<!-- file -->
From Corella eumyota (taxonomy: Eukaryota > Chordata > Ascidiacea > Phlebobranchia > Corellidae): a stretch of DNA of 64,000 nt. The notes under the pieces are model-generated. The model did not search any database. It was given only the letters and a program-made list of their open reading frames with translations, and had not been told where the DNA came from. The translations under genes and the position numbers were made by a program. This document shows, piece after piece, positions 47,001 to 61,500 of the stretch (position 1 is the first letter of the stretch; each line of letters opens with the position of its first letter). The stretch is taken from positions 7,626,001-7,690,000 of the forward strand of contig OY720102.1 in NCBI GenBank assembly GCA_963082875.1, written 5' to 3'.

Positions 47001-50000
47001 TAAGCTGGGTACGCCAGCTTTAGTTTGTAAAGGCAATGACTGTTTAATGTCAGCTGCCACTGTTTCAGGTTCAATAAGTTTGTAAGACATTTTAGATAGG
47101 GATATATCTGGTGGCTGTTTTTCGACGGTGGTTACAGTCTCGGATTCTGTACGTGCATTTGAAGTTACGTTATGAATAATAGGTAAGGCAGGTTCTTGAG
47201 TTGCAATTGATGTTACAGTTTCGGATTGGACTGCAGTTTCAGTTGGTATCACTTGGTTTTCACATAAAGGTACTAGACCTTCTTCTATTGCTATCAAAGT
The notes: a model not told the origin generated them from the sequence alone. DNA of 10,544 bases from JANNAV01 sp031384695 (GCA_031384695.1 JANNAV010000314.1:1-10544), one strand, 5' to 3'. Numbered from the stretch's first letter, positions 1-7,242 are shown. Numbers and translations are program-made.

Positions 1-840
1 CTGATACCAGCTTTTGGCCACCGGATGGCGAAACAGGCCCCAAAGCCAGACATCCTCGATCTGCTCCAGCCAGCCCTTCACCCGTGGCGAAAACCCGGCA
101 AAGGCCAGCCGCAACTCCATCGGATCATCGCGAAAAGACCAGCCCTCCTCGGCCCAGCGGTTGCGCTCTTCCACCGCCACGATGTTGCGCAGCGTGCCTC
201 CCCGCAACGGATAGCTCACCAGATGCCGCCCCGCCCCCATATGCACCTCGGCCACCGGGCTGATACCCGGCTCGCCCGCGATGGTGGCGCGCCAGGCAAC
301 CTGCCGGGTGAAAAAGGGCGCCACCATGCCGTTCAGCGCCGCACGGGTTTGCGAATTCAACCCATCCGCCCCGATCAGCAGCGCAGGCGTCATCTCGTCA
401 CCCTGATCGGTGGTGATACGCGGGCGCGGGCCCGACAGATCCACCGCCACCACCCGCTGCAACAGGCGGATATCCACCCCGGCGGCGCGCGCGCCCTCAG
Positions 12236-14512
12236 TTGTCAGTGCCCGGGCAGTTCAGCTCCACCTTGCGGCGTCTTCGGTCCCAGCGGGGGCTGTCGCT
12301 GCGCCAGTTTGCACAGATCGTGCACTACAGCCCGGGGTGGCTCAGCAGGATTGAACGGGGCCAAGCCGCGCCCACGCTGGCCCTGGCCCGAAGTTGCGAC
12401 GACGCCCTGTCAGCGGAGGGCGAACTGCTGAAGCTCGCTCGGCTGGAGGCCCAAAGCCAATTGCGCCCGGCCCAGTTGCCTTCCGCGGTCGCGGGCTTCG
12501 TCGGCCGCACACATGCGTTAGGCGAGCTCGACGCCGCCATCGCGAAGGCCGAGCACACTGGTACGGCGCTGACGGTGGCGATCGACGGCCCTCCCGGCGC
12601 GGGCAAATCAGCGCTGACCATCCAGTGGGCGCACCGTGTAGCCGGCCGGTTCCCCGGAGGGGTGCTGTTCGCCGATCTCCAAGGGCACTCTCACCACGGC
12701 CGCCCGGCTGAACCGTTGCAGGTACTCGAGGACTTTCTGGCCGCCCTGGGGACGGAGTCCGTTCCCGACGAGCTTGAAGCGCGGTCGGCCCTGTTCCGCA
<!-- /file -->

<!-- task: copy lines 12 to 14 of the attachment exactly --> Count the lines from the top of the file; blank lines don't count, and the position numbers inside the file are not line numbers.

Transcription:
401 CCCTGATCGGTGGTGATACGCGGGCGCGGGCCCGACAGATCCACCGCCACCACCCGCTGCAACAGGCGGATATCCACCCCGGCGGCGCGCGCGCCCTCAG
Positions 12236-14512
12236 TTGTCAGTGCCCGGGCAGTTCAGCTCCACCTTGCGGCGTCTTCGGTCCCAGCGGGGGCTGTCGCT